Julie and I have been exchanging comments lately about color in neutral rooms. While the elements of DuPont’s dining room are a little more reserved than Julie’s more worldly style, the basic idea of using color with a neutral background is here—the fabrics carry the color.

Dining Room

The architectural elements are allowed to shine on their own with a neutral coat of paint (more of an oyster than the pinkish color you see here), and maybe a few highlights (see the trim on the doors). The rich wood of the furniture also gets to play a major role.

I like that the drapery fabric and the chair covers are the same medium sized pattern. Sometimes I think I’m afraid to use a fabric in other parts of the same room. I don’t know why (maybe it’s an attempt to avoid the catalog look). But a few repeated fabrics, even a vibrant stripe like this one, can give a room unity of design, calming the space. If I remember correctly the stripe and the large pattern of the rug are the only two fabric patterns in the room and the differences in scale work well together.

floating staircase

The stair hall (not a great picture, sorry) is an even more refined space, with light and airy Federalist pieces, which play nicely with the floating staircase – delicate, but sturdy. Anyway, the green of the settee fabric, which in another application might be considered bank-ish or too heavy handed looks downright understated in this setting.

chinese parlor 2. jpg

There’s nothing understated about the Chinese parlor. I love it, with all of its game and tea tables everywhere (mostly, if not all, American Rococo, aka Chippendale), and that great (in every sense of the word) wallpaper that makes you feel like a character in a giant storybook. The whole room is a big, elegant play room for grown-ups, but really, wouldn’t kids be happy here, too?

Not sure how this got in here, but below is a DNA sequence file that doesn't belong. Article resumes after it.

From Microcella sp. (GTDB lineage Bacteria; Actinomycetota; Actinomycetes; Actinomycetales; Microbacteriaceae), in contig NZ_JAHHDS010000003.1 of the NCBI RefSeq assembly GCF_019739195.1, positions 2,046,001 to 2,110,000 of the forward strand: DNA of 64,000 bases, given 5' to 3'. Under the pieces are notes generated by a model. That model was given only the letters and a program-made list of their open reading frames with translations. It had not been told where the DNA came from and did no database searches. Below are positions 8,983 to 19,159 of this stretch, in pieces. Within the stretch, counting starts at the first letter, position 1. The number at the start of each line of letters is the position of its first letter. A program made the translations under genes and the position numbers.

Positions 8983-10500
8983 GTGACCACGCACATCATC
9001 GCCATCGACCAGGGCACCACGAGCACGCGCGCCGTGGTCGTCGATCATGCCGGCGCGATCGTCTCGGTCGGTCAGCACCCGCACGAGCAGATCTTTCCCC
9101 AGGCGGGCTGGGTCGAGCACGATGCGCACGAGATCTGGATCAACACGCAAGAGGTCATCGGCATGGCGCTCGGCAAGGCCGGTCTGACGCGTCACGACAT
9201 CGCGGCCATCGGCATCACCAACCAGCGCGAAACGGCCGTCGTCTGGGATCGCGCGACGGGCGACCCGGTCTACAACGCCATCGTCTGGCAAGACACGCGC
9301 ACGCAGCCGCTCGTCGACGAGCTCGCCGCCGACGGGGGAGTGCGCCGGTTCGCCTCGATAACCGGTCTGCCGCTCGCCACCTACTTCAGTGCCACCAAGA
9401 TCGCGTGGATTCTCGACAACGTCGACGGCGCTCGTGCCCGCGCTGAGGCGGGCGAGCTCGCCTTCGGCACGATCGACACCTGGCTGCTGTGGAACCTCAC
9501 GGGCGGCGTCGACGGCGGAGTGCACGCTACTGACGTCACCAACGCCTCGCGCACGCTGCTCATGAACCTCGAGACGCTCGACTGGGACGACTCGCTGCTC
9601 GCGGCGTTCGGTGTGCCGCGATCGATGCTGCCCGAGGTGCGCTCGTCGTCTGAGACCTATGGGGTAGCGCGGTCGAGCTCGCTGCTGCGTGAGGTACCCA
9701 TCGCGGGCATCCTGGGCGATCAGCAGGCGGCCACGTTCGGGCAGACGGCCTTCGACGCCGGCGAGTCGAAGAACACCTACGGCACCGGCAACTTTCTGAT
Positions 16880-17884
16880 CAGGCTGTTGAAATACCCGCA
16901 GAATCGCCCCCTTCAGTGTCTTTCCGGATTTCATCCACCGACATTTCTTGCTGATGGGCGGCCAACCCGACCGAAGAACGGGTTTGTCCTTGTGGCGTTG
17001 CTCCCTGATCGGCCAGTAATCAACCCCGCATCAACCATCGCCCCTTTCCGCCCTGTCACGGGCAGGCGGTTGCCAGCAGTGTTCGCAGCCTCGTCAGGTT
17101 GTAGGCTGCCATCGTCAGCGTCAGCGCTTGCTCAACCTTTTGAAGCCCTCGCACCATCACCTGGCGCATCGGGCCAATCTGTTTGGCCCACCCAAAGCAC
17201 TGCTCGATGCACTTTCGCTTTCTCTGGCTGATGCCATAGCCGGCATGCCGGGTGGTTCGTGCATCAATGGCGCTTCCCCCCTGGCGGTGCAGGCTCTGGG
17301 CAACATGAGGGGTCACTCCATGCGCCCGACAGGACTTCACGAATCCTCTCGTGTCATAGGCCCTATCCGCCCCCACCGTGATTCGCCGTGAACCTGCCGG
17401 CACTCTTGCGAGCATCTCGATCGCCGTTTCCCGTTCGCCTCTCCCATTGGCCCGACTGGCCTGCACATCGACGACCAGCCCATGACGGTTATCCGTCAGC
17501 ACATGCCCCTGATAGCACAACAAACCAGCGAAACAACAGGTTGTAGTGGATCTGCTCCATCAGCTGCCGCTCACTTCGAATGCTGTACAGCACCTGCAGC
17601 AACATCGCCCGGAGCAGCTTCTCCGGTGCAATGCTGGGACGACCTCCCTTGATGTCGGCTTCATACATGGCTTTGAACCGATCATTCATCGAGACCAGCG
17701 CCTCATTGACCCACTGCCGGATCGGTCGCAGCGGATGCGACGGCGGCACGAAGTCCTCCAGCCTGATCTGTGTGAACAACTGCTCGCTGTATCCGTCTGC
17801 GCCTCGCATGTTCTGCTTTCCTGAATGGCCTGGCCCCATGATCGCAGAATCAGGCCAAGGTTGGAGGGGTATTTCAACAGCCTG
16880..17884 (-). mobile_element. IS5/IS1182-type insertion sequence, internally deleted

chinese parlor

I’ve never worked with pattern on the scale of this wallpaper, but I like it, especially that DuPont made it work with two large rugs and the large pattern in the two different green damasks. The sturdy forms of the furniture ground things. And now that I look at it so do the drapery and sofa fabrics, which even though they are a damask pattern read as a solid when seen next to the wallpaper.

If you are a furniture/design or even a garden buff, Winterthur is well worth a trip for inspiration.

07
Jun
07

Sheer Off – 2007

As the bedroom evolves it is taking on a coastal feel—probably due to the gold accents, the blue paint and the dark wood furniture. John noticed it first. Then Dave mentioned that the space was making him think “British colonial” (more the Caribbean island colonies, than the original U.S. 13).

All of which is fine, but if that’s the direction the room is going, the window treatments need to follow. I’ve already ordered Ambria matchstick shades (color: Fruitwood) from Lowes, unlined so light can filter through. This leads me to my next seemingly ridiculous design quandary: What fabric to use to soften them up. Dave suggested something light, which I think is a good call. Sheers are perfect (typically cheaper than other kinds of coverings), but which sheers are right? There are hundreds.

Well, after shopping this weekend I narrowed it down to two. So I’m presenting anyone who is interested the opportunity to weigh in on Sheer-Off 2007.

Here are the candidates side by side in two photos. Lefty is a polyester. Righty is a silk organza. FYI- the window is east facing and we keep it open a lot of the time. Let me know which you prefer and why. I wish you could touch them.

Sheers  (14) copy

Sheers 2 (21) copy

Since it will be two weeks before the blinds are installed I don’t have to make a decision right this second, but it’s hard for me not to have an opinion now. John has one, too.